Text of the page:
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COMMONWEALTH PENNSYLVANIA v. DAVID W. EVERS (01/25/89)

SUPERIOR COURT OF PENNSYLVANIA


filed: January 25, 1989.

COMMONWEALTH OF PENNSYLVANIA
v.
DAVID W. EVERS, JR., APPELLANT

Appeal from the Order of the Court of Common Pleas of Clinton County, Criminal at No. 139-87.

COUNSEL

Jeffrey W. Stover, State College, for appellant.

Merritt E. McKnight, District Attorney, Lock Haven, for Com., appellee.

Brosky, Montemuro and Johnson, JJ. Brosky, J., files a dissenting opinion.

Author: Montemuro

[ 381 Pa. Super. Page 569]

Appellant, David W. Evers, appeals the denial of his motion to quash a criminal information charging him with three (3) counts of Recklessly Endangering Another Person on grounds that the prosecution of these charges would violate his double jeopardy rights under the Fifth and

[ 381 Pa. Super. Page 570]

Fourteenth Amendments of the United States Constitution and Article I, Section 10 of the Pennsylvania Constitution. We affirm.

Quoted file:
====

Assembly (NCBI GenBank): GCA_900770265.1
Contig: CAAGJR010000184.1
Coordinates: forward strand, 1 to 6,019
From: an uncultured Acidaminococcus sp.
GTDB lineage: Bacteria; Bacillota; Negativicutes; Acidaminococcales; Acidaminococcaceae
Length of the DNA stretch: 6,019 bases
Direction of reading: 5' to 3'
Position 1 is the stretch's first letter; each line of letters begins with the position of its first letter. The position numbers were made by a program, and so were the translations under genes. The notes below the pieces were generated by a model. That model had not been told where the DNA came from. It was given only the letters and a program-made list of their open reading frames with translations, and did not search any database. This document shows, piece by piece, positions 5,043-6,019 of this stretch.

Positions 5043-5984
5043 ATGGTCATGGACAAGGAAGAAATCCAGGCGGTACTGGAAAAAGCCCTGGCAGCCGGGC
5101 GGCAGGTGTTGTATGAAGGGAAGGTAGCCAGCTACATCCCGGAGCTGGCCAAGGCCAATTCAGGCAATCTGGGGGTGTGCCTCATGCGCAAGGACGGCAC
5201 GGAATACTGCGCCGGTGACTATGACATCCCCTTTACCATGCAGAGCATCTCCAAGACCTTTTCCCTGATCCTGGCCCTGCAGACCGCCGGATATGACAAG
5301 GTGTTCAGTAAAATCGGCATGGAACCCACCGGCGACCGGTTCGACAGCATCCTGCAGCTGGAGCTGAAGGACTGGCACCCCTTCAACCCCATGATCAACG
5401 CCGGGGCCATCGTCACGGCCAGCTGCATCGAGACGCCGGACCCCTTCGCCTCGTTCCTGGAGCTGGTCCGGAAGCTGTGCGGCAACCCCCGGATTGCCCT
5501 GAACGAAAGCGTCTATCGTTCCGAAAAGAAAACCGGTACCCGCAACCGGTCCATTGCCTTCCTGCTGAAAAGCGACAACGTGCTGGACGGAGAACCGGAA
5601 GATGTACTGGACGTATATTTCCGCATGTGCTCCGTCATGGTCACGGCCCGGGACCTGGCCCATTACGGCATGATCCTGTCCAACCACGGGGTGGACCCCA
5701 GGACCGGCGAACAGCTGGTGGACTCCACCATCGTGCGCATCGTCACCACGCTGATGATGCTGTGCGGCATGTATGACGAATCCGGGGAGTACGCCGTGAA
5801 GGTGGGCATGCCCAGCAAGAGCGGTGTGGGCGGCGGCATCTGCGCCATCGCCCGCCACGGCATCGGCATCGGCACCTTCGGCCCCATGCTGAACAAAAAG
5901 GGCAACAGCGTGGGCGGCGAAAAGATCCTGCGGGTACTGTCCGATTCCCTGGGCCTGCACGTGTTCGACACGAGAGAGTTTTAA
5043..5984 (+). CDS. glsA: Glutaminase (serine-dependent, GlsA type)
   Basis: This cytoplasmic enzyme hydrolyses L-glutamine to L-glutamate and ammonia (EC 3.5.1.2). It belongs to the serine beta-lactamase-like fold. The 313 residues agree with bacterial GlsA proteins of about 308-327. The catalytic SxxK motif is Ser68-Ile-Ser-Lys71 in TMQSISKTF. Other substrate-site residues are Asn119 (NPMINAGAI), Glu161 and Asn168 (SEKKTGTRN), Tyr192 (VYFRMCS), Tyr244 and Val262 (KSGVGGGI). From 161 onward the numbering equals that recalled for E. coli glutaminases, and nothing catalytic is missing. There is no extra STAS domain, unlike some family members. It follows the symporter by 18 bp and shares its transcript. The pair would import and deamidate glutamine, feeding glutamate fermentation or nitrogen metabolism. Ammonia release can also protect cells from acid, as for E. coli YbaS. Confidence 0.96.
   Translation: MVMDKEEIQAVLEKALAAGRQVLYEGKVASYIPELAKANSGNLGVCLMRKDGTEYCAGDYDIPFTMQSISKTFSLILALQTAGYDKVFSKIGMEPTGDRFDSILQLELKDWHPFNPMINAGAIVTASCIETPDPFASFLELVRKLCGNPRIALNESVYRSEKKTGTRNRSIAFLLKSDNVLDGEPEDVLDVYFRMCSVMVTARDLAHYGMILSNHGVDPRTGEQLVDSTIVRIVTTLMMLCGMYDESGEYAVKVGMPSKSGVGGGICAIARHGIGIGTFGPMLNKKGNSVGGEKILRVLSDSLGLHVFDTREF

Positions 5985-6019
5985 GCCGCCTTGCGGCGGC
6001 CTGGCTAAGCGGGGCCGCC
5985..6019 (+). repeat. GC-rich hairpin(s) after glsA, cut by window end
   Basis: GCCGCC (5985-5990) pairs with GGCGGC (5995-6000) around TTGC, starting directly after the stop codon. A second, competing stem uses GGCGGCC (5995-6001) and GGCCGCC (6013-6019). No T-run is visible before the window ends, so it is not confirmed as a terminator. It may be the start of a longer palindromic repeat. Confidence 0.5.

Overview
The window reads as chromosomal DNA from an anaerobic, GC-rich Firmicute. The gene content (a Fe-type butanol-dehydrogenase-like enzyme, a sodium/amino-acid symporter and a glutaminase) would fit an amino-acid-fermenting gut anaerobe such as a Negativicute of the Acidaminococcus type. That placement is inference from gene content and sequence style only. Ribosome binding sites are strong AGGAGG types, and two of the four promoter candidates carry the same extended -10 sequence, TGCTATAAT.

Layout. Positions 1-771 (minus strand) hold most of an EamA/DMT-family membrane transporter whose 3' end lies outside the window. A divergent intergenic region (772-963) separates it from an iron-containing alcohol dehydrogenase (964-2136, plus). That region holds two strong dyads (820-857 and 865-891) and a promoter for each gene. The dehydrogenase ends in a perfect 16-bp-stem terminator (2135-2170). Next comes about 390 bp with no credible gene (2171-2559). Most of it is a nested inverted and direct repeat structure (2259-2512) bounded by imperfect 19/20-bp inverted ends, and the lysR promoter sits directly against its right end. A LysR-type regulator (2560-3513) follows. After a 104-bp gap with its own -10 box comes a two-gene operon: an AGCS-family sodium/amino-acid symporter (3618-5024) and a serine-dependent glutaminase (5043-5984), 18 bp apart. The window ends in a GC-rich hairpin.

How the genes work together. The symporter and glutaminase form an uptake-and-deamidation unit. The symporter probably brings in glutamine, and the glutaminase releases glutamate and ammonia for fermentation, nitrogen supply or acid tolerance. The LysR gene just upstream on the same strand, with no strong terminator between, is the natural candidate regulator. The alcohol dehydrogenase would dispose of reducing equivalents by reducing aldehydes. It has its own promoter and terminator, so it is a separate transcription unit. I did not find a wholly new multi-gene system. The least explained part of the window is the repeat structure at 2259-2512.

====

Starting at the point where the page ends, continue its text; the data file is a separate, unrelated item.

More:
This appeal arises out of an incident that occurred on March 8, 1987 when, in an attempt to elude police, appellant allegedly drove his vehicle well in excess of the posted speed limit. Following appellant's apprehension, a criminal information was filed charging him with three (3) counts of Recklessly Endangering Another Person.*fn1 In addition to these charges, appellant was issued citations for various summary traffic offenses, including a charge for Reckless Driving.*fn2 A summary trial was conducted and appellant was convicted of the Reckless Driving charge in addition to several other summary offenses. In response to the criminal information charging appellant with three (3) counts of Recklessly Endangering Another Person, appellant filed a timely omnibus pretrial motion. Included in the appellant's pretrial motions was a motion to quash the information on grounds that prosecution of the Reckless Endangering charges after his conviction for Reckless Driving was barred by the Double Jeopardy Clause of both the United States and Pennsylvania Constitutions. The trial court refused to quash the information and this timely appeal followed.